The development of the submarine weapon was a product of many different minds, all with varying intentions. Some were patriots, seeking the ultimate counter to the naval super-weapons of first-rate powers. Others were schemers, betting their lives and fortunes on unproven vessels of their own design, seeking riches and renown beyond measure. There were, of course, those who explored the physical universe through the mind, men who could conceptualize the vastly complicated interaction of man-made materials and the physical nature of the abyss. These men oftentimes never sought to bring their drawings and writings from the confine of paper or parchment, but inspired generations of dreamers to follow. The most important group, however, was that of the journeyman inventor, men of the mind who traveled from country to country seeking patronage for their radical dreams.
The year 1774 made for another major milestone in the history of submarine development—the first major, very public, very embarrassing catastrophe, the first of many to follow. Suffolk wagon-maker John Day was an unlikely candidate as a man to be forever remembered to posterity. Accounts of the time portrayed him as unable to read or write, without a permanent home, prone to reservedness and bouts of depression, quick to lose his temper, and broke. Despite these disagreeable personal characteristics, some in his community actually believed him when he reported to them that he’d built a watertight compartment within the bowels of a disused fishing boat, filled the rest with large stones, and dove to a depth of 300 feet for an entire 24-hour day. Satisfied with the completion of his journey, he claimed to have then released many of the stones via a clever rope release system of his own design, re-establishing the buoyancy of the sunken craft, and raising him to the surface. Naturally, there were no witnesses to his demonstration.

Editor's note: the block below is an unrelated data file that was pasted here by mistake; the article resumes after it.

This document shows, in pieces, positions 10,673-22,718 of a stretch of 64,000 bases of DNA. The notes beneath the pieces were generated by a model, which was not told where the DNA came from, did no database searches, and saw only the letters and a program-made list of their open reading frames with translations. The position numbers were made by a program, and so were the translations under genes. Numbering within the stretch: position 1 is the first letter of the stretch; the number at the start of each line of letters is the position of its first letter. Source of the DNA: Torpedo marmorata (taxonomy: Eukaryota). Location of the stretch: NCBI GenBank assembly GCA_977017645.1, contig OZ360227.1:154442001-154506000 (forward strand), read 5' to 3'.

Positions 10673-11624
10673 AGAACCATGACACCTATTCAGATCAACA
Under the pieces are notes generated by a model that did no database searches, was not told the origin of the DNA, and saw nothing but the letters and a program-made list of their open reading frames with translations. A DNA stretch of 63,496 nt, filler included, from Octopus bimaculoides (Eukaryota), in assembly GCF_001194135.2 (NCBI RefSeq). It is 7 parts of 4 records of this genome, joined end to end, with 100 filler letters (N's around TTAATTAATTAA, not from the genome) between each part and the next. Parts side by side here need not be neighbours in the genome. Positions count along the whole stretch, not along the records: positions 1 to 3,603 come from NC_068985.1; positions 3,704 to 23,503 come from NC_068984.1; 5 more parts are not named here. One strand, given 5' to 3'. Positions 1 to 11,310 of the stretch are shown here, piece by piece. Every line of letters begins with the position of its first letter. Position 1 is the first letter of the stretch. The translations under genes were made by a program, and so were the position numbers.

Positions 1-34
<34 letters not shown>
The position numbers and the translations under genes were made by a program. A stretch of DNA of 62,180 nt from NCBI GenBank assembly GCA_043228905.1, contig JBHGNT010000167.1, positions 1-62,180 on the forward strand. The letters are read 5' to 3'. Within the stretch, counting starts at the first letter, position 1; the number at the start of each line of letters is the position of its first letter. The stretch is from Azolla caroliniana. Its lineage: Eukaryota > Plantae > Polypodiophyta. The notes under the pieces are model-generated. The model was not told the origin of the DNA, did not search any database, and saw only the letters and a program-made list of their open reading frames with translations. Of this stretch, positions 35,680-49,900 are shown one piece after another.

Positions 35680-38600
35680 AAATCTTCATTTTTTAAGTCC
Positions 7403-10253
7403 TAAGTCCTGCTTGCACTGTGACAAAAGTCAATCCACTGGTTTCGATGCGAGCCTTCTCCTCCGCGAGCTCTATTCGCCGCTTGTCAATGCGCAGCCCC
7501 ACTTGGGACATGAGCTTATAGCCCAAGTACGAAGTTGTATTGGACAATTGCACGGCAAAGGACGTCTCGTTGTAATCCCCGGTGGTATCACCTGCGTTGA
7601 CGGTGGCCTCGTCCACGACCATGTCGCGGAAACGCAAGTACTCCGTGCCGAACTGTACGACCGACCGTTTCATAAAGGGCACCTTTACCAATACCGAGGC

The outlandish claim caught hold, and despite John Day’s bullheaded nature and reluctance to share his newfound fame with others, he still managed to attract the financial backing of a locally-renowned gambler. Together, they agreed to test Day’s submarine on a larger scale and in public. With the gambler’s financial backing, Day purchased a 50-ton sloop, much larger than that of his original vessel. He endeavored to again create a box-shaped watertight compartment for himself, and overloaded the vessel with thirty tons of ballast, twenty of which could be dropped using a similar system to his previous creation. Naturally, he painted the submarine bright red and publicly vowed that he would descend with it to a depth of 300 feet for an entire day. Prior to the actual test, this staggering number was reduced to just 130 feet, and the time to 12 hours.
John Day completed his masterpiece, and on June 20th, 1774 arranged for the strange vessel to be towed into Plymouth Harbor. A large crowd had gathered, accompanied by a hired brass band. Men sounded the harbor until they found the agreed-upon patch of 130 feet in depth, and John Day entered through the wooden hatch with a candle, biscuits and drinking water, closed and sealed it behind him. Men moved about the sloop, preparing it for her scheduled sinking. They released seacocks to flood the vessel, which began to sink immediately. It plunged into the dark waters so quickly that the men scarcely had time to throw themselves free of the sinking ship before it vanished in a foamy white patch of wave-tossed bubbles.
The curmudgeonly wagon-maker was never seen again. Twelve hours passed, and the sloop did not resurface. Knowing something had gone terribly wrong, men scoured the bay with grapples, but none caught on the vessel. Eventually, the rescuers gave up hope, realizing that the abyss had claimed the brave (albeit stupid and generally disagreeable) John Day forever. One local doctor theorized that Day had simply frozen to death due to the theoretical cold of the depths, and was therefore unable to release the ballast and resurface. The doctor was, of course, completely wrong. It is likely that John Day’s fragile craft never survived the descent, much less the 72 pounds-per-square inch water pressure at 130 feet. The seams of his “watertight” compartment would have first seeped, then the erosion of water at the pitch-sealed cracks would have come away, turning the trickle into a torrent. Frantic attempts to release the drop ballast would have slowed down the descent for a few moments, but the inrush of water would have soon outweighed the ballast, dragging him and his craft to the bottom, drowning him in the flooded, sealed compartment. If his compartment was truly well-built and watertight, his end would have been even more catastrophic. The timbers would have groaned as they bent inwards, until one of the six walls surrounding him failed, killing him within moments in a explosion of seawater and splintered hardwood.